Jurisdiction - Singapore
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Singapore – Invenpro (M) Sdn Bhd v JCS Automation Pte Ltd And Another [2014] SGHC 38.
1 May 2014

Singapore recognises that diverse types of confidential information, including information of a non-commercial nature are protectable under the law of confidence. An action for breach of confidence remains a useful tool to enforce contractual and equitable obligations of confidence in relation to intellectual creations. However, it is always crucial to bear in mind that the burden of proof rests entirely on the plaintiff and in order to succeed there must be evidence to support the plaintiff’s claim.


The recent decision in Invenpro (M) Sdn Bhd v JCS Automation Pte Ltd and another [2014] SGHC 38 exemplifies the importance of gathering, presenting and
establishing evidence to substantiate a claim for breach of confidence. In this case, Invenpro claimed that JCS Automation was liable for breach of confidential information, in particular, for having received Invenpro’s confidential information relating to their latest model of batch scrubbing machines and thereafter using the confidential information to manufacture their own scrubbing machines.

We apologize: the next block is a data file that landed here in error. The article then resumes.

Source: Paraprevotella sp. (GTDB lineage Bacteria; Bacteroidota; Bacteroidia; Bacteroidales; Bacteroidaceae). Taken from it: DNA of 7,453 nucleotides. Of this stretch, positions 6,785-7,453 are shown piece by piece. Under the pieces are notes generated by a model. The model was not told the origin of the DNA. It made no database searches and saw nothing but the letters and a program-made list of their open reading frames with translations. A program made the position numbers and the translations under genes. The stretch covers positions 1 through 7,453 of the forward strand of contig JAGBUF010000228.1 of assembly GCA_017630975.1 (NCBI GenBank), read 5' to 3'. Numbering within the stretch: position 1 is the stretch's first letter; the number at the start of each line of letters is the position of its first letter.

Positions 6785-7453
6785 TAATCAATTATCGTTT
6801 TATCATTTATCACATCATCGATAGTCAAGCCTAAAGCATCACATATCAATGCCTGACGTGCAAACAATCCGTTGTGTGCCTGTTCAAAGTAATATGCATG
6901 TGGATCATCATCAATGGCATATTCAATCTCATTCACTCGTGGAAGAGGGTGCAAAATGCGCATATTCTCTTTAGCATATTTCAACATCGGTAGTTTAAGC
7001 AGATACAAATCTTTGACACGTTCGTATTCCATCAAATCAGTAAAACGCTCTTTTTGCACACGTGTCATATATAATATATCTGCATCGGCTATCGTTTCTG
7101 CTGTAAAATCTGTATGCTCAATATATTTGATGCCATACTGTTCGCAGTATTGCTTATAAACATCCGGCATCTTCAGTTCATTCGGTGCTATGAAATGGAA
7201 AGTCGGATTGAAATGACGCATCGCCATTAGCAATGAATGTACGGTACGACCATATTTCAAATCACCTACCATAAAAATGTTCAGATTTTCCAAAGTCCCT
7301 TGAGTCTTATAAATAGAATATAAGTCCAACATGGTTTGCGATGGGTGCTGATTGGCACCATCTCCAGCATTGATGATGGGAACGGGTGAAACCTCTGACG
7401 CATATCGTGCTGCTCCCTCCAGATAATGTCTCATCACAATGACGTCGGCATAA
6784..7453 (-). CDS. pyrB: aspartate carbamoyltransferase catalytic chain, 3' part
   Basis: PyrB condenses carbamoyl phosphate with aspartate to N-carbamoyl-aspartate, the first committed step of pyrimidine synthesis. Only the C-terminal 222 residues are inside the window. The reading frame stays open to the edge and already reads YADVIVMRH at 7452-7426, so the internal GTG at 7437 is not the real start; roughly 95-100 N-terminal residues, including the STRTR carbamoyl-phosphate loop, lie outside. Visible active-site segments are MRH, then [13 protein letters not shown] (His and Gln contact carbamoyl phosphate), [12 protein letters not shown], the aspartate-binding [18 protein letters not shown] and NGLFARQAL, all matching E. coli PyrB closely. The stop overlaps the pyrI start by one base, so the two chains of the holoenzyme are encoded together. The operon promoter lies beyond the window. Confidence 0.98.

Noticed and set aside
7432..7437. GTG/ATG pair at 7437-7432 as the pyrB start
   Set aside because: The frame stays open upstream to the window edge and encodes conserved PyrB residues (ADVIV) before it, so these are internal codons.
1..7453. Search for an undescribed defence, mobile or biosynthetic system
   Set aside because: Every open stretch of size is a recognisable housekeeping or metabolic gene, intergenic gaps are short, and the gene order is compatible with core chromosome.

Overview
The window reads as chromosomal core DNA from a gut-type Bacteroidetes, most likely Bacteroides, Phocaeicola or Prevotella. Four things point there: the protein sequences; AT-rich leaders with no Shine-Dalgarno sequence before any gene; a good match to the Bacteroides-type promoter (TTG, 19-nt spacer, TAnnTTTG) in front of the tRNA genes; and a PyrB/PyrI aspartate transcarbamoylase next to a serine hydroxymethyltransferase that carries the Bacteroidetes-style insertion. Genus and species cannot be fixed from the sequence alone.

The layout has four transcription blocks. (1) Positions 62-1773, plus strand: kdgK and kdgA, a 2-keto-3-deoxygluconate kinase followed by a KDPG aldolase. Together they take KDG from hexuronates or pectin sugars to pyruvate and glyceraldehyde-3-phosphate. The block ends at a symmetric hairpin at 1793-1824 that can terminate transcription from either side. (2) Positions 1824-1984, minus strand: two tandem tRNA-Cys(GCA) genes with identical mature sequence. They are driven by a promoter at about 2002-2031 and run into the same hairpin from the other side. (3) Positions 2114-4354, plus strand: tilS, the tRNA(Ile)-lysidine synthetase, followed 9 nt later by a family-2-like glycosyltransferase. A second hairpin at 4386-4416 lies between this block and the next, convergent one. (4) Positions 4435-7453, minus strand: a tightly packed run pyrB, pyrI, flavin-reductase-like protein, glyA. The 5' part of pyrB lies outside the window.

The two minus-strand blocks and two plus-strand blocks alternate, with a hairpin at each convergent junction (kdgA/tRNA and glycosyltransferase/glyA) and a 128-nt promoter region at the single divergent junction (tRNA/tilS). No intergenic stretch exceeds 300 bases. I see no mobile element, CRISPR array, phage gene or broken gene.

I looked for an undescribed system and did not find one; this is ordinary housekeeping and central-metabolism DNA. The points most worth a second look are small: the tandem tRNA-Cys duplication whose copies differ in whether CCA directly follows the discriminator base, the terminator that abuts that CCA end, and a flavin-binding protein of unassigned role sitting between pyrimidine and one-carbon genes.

Unfortunately, Invenpro did not have any concrete evidence to conclusively establish that JCS Automation had in fact received any of Invenpro’s confidential information or that JCS Automation had misused Invenpro’s confidential information.


In the circumstances, the Honourable Judicial Commissioner George Wei rightly held that Invenpro’s claim against JCS Automation for breach of confidential information must necessarily fail.


This decision is a useful reminder of the importance of adducing material evidence, direct or circumstantial, to establish its case. In relation to a claim for breach of confidence, this case also illustrates that before the court would impose an equitable obligation of confidence, the plaintiff must satisfy the court that its’ case possesses sufficient circumstances to justify the imposition of such an obligation.




For further information, please contact:

 

Arthur Yap, ATMD Bird & Bird

Arthur.yap@twobirds.com

 

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